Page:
Dropbox’s web app is very functional and useful. You can upload and download files, share them with other users and view files as well. Previously, users could only view documents, but they couldn’t edit them online. All that changed in a shocking collaboration news last year. It was announced that Dropbox would be teaming up with Microsoft Office Online.
Now every time you want to edit a document, Dropbox will redirect you to Microsoft Office Online. Since Dropbox allows multiple users to share files, it’s important to understand how it handles file versioning. If two users are editing a file at the same time, then whoever saves it the last, his version will be the main version saved by Dropbox. The other user’s version will be lost. Of course, this is a major issue for teams working with Dropbox, and that is why Dropbox has rectified this problem in Dropbox for Business, but the company refuses to change this for the freemium version.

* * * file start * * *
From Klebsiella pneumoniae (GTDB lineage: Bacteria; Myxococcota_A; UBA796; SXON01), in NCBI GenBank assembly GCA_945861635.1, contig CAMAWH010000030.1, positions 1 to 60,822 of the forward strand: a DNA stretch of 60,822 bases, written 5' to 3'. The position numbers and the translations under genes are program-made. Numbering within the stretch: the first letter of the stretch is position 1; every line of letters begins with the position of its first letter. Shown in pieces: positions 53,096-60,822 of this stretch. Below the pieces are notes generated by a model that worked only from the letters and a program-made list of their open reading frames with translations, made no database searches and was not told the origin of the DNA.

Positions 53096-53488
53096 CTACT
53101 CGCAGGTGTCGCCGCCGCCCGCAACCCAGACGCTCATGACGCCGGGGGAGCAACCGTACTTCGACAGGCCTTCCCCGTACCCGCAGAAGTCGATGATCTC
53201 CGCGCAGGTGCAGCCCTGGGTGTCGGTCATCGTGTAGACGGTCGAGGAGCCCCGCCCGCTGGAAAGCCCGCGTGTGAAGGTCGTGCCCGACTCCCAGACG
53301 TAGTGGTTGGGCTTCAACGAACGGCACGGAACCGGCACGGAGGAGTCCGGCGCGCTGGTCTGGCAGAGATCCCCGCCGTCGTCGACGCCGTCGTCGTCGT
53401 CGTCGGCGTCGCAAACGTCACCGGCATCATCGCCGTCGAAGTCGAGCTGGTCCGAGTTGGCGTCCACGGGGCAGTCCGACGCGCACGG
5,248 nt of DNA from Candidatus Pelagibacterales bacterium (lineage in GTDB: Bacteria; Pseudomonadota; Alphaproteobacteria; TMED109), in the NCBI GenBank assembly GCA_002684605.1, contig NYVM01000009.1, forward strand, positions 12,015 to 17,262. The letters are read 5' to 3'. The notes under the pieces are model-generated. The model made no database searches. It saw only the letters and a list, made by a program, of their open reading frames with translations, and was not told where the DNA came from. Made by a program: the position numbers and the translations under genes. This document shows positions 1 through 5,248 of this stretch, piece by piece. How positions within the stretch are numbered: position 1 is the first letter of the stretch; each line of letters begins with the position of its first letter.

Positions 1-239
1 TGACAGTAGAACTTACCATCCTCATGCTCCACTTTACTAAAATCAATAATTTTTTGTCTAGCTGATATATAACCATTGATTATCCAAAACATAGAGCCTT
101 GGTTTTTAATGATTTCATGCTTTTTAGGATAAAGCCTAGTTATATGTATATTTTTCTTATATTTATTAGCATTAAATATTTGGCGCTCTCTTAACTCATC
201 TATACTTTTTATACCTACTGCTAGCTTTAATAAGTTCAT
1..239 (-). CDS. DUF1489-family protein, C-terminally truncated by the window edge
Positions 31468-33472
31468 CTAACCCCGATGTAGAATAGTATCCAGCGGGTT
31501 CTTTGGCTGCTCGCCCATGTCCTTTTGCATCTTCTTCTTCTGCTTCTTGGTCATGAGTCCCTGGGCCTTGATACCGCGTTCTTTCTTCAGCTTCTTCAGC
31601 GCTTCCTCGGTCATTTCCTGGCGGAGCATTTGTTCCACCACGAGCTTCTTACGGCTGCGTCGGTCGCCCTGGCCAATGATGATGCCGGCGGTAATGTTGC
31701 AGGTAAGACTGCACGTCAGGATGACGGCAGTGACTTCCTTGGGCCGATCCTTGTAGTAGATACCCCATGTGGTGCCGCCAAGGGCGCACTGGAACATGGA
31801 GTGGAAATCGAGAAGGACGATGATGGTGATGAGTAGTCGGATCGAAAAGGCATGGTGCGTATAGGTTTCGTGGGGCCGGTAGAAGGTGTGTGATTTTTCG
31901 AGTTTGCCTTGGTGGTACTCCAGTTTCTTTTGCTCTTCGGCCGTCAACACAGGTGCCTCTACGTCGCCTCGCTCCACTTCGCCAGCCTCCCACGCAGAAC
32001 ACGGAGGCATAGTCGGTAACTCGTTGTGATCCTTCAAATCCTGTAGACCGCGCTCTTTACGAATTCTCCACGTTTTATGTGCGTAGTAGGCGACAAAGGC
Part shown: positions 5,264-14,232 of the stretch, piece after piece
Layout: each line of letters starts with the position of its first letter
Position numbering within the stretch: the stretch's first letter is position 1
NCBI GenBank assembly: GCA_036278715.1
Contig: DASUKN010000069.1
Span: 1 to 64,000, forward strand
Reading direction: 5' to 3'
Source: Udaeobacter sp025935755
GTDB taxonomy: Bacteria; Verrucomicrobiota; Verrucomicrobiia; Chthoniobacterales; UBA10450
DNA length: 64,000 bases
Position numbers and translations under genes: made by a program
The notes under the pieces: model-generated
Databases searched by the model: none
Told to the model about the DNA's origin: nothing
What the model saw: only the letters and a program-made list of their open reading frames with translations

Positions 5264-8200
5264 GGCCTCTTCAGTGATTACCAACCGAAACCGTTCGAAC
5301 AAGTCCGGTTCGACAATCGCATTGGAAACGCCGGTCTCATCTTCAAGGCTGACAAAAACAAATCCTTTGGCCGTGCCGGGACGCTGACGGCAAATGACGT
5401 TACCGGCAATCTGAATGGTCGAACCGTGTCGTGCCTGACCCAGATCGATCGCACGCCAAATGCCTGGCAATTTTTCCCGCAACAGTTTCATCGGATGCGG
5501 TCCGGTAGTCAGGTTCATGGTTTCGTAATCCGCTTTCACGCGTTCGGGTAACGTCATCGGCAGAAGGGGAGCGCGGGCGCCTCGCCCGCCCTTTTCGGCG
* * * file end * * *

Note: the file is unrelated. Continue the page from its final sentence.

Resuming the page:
Coming to mobile apps, they are available for iOS, Android, and Blackberry. Automatic photo upload option is available on all of the mobile apps. In fact, when you activate automatic photo upload on Dropbox’s mobile app, you get 3 GB storage space free of cost.
Files can be shared through the mobile apps as well, and pictures can be directly shared to other social media platforms. During our testing, we did not face any issues or glitches on the mobile app.
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